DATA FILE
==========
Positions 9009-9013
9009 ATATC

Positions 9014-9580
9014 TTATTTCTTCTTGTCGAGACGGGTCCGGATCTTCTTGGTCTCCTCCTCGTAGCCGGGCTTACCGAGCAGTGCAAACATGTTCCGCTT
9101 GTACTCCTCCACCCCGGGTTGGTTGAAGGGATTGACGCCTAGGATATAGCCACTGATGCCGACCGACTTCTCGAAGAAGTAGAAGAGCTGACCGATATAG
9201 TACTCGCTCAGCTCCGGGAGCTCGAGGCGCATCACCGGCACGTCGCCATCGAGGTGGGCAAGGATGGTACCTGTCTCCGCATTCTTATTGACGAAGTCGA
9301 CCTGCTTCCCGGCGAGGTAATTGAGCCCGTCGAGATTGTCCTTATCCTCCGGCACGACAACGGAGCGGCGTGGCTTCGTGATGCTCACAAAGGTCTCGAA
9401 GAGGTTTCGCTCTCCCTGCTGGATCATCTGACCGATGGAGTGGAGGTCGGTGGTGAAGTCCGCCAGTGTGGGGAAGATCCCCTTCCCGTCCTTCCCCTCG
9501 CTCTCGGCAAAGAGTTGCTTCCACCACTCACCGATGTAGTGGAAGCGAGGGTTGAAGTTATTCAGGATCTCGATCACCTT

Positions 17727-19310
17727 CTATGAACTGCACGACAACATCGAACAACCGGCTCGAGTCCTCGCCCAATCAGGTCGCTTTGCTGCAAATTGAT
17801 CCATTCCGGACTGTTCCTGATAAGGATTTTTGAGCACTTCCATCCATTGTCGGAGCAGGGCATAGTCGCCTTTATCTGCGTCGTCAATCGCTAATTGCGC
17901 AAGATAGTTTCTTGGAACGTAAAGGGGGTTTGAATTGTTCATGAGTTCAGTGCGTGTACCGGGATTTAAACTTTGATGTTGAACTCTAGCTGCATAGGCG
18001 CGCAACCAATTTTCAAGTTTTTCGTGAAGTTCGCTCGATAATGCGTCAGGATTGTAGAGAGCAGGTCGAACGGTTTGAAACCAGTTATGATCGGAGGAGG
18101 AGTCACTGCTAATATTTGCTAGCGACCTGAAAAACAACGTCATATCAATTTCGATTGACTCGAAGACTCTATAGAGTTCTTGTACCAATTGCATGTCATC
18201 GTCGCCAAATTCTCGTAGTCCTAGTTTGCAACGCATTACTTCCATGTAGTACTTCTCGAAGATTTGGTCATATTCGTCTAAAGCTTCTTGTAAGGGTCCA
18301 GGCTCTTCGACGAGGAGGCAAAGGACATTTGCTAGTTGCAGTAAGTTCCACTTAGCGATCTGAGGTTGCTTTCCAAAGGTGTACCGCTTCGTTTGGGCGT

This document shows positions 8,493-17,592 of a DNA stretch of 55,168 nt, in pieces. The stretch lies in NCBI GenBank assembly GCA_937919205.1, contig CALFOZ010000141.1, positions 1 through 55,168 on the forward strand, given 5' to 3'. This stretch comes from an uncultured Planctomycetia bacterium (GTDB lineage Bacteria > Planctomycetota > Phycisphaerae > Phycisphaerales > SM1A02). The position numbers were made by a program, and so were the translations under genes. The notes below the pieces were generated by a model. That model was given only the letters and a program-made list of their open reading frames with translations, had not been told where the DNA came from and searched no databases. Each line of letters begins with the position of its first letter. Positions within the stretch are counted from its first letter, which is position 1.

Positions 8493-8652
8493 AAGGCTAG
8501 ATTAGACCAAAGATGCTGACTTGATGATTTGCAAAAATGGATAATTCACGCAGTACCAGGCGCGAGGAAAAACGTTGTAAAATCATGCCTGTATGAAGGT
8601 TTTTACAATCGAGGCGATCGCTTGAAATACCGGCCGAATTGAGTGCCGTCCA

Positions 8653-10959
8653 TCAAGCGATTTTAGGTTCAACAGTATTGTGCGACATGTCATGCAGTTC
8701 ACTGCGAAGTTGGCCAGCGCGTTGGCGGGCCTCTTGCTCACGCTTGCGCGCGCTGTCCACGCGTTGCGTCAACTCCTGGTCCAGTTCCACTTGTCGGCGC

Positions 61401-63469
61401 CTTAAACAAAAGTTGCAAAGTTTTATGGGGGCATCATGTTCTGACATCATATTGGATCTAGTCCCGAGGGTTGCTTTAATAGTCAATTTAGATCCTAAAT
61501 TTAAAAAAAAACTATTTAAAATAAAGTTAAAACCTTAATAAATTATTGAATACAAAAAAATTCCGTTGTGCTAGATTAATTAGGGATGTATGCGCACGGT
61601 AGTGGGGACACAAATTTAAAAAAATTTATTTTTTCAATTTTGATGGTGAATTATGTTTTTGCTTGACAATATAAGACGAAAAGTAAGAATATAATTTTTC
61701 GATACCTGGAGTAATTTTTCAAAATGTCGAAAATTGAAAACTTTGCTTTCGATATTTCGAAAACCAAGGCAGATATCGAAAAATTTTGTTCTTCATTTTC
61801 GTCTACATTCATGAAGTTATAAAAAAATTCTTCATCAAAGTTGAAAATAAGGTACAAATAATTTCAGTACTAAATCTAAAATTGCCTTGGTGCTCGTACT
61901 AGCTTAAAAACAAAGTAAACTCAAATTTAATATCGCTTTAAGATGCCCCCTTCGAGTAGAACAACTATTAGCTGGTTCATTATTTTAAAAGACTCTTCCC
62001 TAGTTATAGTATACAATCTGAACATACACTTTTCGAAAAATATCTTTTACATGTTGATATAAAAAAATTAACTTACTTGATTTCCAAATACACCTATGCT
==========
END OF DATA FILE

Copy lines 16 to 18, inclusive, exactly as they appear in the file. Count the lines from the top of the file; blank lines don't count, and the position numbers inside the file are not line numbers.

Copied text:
18201 GTCGCCAAATTCTCGTAGTCCTAGTTTGCAACGCATTACTTCCATGTAGTACTTCTCGAAGATTTGGTCATATTCGTCTAAAGCTTCTTGTAAGGGTCCA
18301 GGCTCTTCGACGAGGAGGCAAAGGACATTTGCTAGTTGCAGTAAGTTCCACTTAGCGATCTGAGGTTGCTTTCCAAAGGTGTACCGCTTCGTTTGGGCGT

This document shows positions 8,493-17,592 of a DNA stretch of 55,168 nt, in pieces. The stretch lies in NCBI GenBank assembly GCA_937919205.1, contig CALFOZ010000141.1, positions 1 through 55,168 on the forward strand, given 5' to 3'. This stretch comes from an uncultured Planctomycetia bacterium (GTDB lineage Bacteria > Planctomycetota > Phycisphaerae > Phycisphaerales > SM1A02). The position numbers were made by a program, and so were the translations under genes. The notes below the pieces were generated by a model. That model was given only the letters and a program-made list of their open reading frames with translations, had not been told where the DNA came from and searched no databases. Each line of letters begins with the position of its first letter. Positions within the stretch are counted from its first letter, which is position 1.